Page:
Be merry, budget hawks — Trump air control plan saves $10 billion a year
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The Trump administration has released a blueprint for the first step of its transportation agenda — one that signals a major change in tone for a president who has been bullish on large transportation spending since his campaign. Monday’s plan, which suggests reforms to the nation’s Air Traffic Control (ATC) system, would create an independent, nonprofit and “more nimble” ATC entity funded by user fees and managed by a professional board of directors that airlines, unions and trade groups would nominate.

The plan is not new — it mirrors the one suggested in the Aviation Innovation, Reform and Reauthorization, or AIRR Act, that Transportation and Infrastructure Chair Rep. Bill Shuster (R-Pa.) introduced in 2016. Monday’s guiding document suggests an intention to go further, saying the AIRR “can be improved,” but does not include full details.


In his press conference, the president heralded what he called a “great new era in American aviation” and an “air travel revolution” that would finally allow modernization of a system that he said is costing “billions and billions” and leaving the United States “still stuck with an ancient, broken, antiquated system that doesn’t work.”


He’s not wrong. Air traffic control currently costs the federal government about $10 billion every year, and that doesn’t include the secondary costs of such an outdated system. Between 1996 and 2012, the budget of the Federal Aviation Administration doubled, productivity dropped and major system updates were over budget and years behind schedule.

Those struggles are part of why airlines in the United States have long supported the idea of overhauling air traffic control, arguing that the FAA’s modernization efforts have been too slow and too dependent upon inconsistent congressional funding or even government shutdowns. In Monday’s press conference, President TrumpDonald John TrumpNearly 300 former national security officials sign Biden endorsement letter DC correspondent on the death of Michael Reinoehl: 'The folks I know in law enforcement are extremely angry about it' Late night hosts targeted Trump over Biden 97 percent of the time in September: study MORE heralded support from air traffic controllers themselves, as well as passenger advocates, pilot unions and airline leaders.

While it remains to be seen what will happen in the appropriations phase, especially if the plan fails to garner Democratic support, the prospect of saving over $10 billion annually while transitioning over 30,000 federal employees off the national payroll is the type of opportunity that rarely comes along.

Throughout the campaign and into his presidency, Donald Trump has struck a unique tone for a Republican. He has repeatedly called for massive infrastructure spending and an overhaul of the nation’s roads, bridges and airports — with a reported price tag of at least $1 trillion. At least in terms of rhetoric, the question of reform was just not a priority.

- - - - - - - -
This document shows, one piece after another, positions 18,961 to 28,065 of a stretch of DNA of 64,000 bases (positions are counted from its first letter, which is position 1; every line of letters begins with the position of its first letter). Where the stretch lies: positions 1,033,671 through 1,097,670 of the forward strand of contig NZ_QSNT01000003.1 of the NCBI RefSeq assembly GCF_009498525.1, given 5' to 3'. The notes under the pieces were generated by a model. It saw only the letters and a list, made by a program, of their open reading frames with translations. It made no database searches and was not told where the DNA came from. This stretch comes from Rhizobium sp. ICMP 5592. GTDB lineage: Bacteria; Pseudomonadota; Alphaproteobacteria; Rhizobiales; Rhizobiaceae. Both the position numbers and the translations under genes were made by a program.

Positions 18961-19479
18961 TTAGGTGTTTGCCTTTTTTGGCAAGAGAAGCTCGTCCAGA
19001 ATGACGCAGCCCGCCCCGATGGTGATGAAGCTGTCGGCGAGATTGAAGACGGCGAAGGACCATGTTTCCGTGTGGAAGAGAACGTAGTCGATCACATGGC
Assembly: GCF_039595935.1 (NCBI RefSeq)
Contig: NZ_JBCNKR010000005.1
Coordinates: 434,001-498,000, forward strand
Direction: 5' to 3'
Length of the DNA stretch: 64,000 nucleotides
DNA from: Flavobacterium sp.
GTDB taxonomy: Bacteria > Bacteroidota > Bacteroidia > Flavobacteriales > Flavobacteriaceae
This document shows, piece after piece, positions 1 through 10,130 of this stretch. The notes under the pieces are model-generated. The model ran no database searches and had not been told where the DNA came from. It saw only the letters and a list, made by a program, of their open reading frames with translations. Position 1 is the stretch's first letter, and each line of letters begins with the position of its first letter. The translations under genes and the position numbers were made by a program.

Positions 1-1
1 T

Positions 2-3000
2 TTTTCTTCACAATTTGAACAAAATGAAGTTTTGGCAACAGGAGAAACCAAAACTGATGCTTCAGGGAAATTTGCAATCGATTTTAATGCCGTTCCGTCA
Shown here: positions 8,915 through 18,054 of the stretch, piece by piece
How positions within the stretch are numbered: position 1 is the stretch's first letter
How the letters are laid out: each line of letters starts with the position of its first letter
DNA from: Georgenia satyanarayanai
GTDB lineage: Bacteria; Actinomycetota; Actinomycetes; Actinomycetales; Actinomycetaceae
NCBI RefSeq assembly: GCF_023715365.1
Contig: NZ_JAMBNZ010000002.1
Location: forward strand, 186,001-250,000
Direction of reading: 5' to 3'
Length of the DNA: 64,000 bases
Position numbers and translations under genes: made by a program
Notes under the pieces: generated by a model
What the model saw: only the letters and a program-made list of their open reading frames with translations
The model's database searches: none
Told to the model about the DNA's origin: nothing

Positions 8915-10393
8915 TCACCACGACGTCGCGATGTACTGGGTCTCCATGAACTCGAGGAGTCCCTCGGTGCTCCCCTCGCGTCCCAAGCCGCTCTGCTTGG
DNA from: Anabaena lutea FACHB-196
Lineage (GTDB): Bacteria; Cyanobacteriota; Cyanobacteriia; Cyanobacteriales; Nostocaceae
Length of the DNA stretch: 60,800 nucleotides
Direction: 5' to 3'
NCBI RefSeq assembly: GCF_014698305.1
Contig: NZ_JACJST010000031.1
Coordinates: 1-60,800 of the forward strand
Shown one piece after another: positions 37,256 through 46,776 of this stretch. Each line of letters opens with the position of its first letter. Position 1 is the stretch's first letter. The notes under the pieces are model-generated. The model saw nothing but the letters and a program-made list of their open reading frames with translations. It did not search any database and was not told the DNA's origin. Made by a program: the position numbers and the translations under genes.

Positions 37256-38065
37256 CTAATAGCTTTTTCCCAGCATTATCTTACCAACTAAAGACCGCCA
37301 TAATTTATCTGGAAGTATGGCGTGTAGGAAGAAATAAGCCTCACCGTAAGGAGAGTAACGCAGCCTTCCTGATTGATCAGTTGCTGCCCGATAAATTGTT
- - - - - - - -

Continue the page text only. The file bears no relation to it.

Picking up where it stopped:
So perhaps the most promising aspect of Monday’s plan is a sign that it represents a shifting mindset, where reform comes first. The idea, as the proposal says, is that, "The Federal Government does not have to supply all of the resources required to develop and maintain our nation’s vast infrastructure. Often, it simply needs to remove the obstacles to investment and innovation.”

Fiscal conservatives are right to be troubled at the prospect of hiking an already bloated budget and adding to a debt teetering around $20 trillion. That’s why it’s refreshing to see that the first rollout in the president’s long-awaited infrastructure plan involves spending reform. While details are still scarce, the olive branch could signal that future iterations will also include offsets and fundamental reassessments of government programs.

This should be an important note as Congress moves ahead into a busy summer of policy fights. Fiscal conservatives are often accused of holding a knee-jerk objection to any new spending for any reason. But while there is a range of opinions on the ideal world each of us wants, almost all fiscal hawks recognize, say, the value of fixing unsafe bridges.

The relevant question is how any new initiatives — no matter how worthwhile — will be paid for and whether they’ll constitute growing government at the expense of the deficit, debt and economic stability in years to come. Federal funds simply aren’t unlimited, and irresponsibility has consequences.

As with much of the president’s grand policy plans so far, details are still forthcoming, but there is room for optimism. The “skinny” budget will take months of intense work before there is any hope that it stays slim, but the first infrastructure rollout suggests the administration is serious in its push to make streamlined government a reality.

Jonathan Bydlak is the founder and president of the Coalition to Reduce Spending, an advocate for lower federal spending and the creator of He is a fiscal policy expert and also served as director of fundraising on Ron Paul's 2008 presidential campaign. Follow him on Twitter @jbydlak and @Reduce_Spending.

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